Good morning, Quartz readers!
This has been a week for saying sorry. Olympic swimmer Ryan Lochte apologized for being less than candid about being allegedly robbed in Rio. Donald Trump apologized, through gritted teeth, for sometimes saying “the wrong thing.” The Clinton Foundationapologized, sort-of, for receiving foreign donations from sometimes questionable sources. And the US State Department said, well, itwasn’t really a ransom, but, um, yes, we did withhold that $400 million for Iran until we got our hostages back.
But is public contrition a good sign? Not necessarily. As the Harvard Business Review noted in 2006, “leaders will publicly apologize if and when they calculate the costs of doing so to be lower than the costs of not doing so.” Japan’s famously elaborate corporate apologies are, as Bloomberg’s William Pesek wrote last year, “more about distraction than accountability,” a kabuki performance in which all those solemnly bowing executives “feign taking responsibility for crises, before returning to business as usual.”
So if there are more apologies, it’s probably not that people are being more honest about their failings, but simply that the cost of apologizing is going down. Tech startup mantras like “move fast and break things” or “fail fast, fail often” have permeated the broader culture. Failure is celebrated as a sign of strength. The cost of lying and being caught out or even publicly shamed is also plummeting, as both US presidential hopefuls and British Brexiteers have been learning to their delight.
This year happens to be the 40th anniversary of Elton John’s “Sorry seems to be the hardest word.” In the public sphere, at least, it’s on the way to becoming the easiest.—Janet Guyon and Gideon Lichfield
SPONSOR CONTENT BY THE GOVERNMENT OF JAPAN
Japan’s economic growth model and advanced technology informs its development partnerships in Africa. This August’s sixth Tokyo International Conference on African Development in Nairobi, Kenya will facilitate high-level discussions between over 6,000 world leaders from organizations like the UN, UNDP and African Union Commission. Focused on tackling economic development challenges, TICAD’s collective expertise will be crucial to implementing pathways to skill development and economic diversification.
FIVE THINGS ON QUARTZ WE ESPECIALLY LIKED
More evidence against on-demand-everything. Alison Griswold explores the opaque but sometimes exorbitant pricing of Postmates, and argues that it’s another sign of the flawed economics of on-demand delivery. Startups “are falling short of their founding promise to make instant-anything cheap, and they don’t want customers to know.”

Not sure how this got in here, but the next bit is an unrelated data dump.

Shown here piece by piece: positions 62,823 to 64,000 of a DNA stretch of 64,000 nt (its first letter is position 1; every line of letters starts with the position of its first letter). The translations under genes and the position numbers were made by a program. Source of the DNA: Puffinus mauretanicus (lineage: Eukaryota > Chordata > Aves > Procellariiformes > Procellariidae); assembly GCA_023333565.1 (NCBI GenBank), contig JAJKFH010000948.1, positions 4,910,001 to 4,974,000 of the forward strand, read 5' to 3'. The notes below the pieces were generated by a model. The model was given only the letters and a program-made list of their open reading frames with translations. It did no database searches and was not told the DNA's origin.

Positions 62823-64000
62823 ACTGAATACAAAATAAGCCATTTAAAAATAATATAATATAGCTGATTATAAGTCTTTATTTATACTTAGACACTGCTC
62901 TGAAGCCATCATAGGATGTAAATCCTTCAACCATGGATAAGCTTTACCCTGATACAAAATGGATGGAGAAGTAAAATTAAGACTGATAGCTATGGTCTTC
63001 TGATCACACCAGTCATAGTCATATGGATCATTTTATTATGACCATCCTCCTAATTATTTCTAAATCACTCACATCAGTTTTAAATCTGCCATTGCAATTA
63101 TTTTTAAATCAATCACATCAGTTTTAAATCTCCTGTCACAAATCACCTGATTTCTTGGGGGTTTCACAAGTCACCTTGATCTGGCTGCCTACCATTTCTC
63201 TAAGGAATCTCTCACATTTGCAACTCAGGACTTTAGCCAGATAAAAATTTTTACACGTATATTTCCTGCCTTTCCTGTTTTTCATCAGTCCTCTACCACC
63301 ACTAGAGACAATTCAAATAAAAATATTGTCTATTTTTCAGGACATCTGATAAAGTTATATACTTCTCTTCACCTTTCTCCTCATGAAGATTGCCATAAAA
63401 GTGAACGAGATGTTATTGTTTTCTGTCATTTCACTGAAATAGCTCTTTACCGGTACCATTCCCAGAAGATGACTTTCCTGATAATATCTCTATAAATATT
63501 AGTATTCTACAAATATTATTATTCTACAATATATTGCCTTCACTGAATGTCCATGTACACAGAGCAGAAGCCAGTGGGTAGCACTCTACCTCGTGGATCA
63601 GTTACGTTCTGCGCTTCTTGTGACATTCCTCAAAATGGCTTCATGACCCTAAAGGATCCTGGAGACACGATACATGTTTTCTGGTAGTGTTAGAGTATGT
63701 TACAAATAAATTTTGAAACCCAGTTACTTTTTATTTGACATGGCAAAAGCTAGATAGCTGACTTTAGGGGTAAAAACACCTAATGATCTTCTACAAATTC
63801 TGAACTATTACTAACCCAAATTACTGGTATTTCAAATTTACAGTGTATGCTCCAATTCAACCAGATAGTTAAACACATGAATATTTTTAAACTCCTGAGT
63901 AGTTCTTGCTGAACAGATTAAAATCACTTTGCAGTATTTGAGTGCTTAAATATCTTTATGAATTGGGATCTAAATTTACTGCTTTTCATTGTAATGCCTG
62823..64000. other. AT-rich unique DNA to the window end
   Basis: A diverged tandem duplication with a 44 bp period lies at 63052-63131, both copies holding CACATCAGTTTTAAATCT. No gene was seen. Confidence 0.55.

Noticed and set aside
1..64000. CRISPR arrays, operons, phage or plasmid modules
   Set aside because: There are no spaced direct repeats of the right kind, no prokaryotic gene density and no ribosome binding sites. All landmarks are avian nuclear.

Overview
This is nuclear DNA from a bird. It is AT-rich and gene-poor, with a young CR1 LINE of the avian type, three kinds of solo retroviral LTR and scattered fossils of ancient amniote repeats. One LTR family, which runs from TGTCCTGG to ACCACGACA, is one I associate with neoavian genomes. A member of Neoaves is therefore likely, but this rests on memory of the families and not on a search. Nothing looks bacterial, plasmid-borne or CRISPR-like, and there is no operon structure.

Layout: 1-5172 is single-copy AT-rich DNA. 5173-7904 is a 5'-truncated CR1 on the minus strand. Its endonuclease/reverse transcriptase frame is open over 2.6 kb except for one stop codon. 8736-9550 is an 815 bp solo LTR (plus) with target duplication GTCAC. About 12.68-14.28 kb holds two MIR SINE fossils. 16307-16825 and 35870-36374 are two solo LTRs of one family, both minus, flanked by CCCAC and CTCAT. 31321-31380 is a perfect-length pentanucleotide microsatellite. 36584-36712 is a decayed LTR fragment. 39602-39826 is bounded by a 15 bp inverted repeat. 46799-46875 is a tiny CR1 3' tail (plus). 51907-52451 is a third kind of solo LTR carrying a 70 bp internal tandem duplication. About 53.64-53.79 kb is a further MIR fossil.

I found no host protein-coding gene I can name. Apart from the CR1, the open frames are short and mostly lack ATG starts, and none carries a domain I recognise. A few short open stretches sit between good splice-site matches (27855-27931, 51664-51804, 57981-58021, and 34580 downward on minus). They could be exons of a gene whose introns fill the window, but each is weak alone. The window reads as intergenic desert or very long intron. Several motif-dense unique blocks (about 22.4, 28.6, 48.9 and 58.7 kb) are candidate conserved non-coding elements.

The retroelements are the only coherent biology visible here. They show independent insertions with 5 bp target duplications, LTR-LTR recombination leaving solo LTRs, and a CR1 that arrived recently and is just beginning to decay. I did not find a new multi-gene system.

Joseph Stiglitz gets to say “I told you so.” He prophesied that the EU wouldn’t work, and that neoliberal economics would leave lots of people worse off and angry. Events seem to be proving him right. Matt Phillips interviews the Nobel economist about why bad ideas are so hard to dislodge once they get stuck in policy-makers’ heads.
How Darwin’s finches explain Japanese music sales. Japan has more music stores and CD sales than anywhere else in the world. Mun-Keat Looi looks into the history and economy of the industry, and argues that Japan’s reluctance to adopt downloads and streaming is just one more example of its peculiar isolation as an technological ecosystem.
Benvenuti to the hide-and-seek world championship. A small Italian party town that was abandoned after a landslide is having a renaissance, as the setting for the world’s biggest game of hide-and-seek. Annalisa Merelli talks to the organizers.
Our Olympic favorites. Kabir Chibber rounds up 10 of Quartz’s best on the Rio Games, including the physics of Simone Biles, why Brazilians love booing, and the financial burden of being a gold medalist. Plus, Selina Cheng on the democracies that have adoptedCommunist strategies for winning lots of medals, Ana Campoy on thescience of predicting medal counts, and Maria Thomas on theshameful way Indian authorities have treated their athletes.
FIVE THINGS ELSEWHERE THAT MADE US SMARTER
Japan’s modern ruins are a time capsule for urban explorers.The bubble economy’s legacy of ghost towns, shuttered theme parks, moldering strip clubs, and over 8 million abandoned homes are an unspoiled wonderland for a new generation of urban adventurers. Tim Hornyak visits some for the Japan Times.
Walmart’s crime problem is driving cops crazy. Aggressive cost-cutting has led crime at Walmart stores to spiral. When you’re the biggest private employer in America, that’s more than just a local problem, as Shannon Pettypiece and David Voreacos explain in Businessweek.
How ISIL was born. It’s worth braving Foreign Policy’s rather tight paywall for this remarkable account by Harold Dornboos and Jenan Moussa, based on extensive interviews with an active Islamic State fighter, on the five-day summit of top jihadists at which the organization was founded in 2013. (Spoiler alert: Barack Obamawasn’t there.)
Read your tech news with skepticism. Tech giants limit access and manipulate what’s said about them to an unprecedented degree. Adrienne LaFrance, for Nieman Lab, argues for why journalists—and their readers—should be wary of old-fashioned product coverage, and look instead to merge an understanding of politics, society, culture and human rights with technology reporting.
Is it moral to have kids in the face of climate change? A Johns Hopkins University philosopher argues for childlessness, not only to slow global warming, but also to spare your potential progeny from living amid environmental devastation. Moreover, he has a plan for creating the necessary incentives. Jennifer Ludden profiles his quixotic campaign for NPR.
Our best wishes for a relaxing but thought-filled weekend. Please send any news, comments, insincere apologies, and pictures of Japanese ruins to email@example.com. You can follow us on Twitter here for updates throughout the day.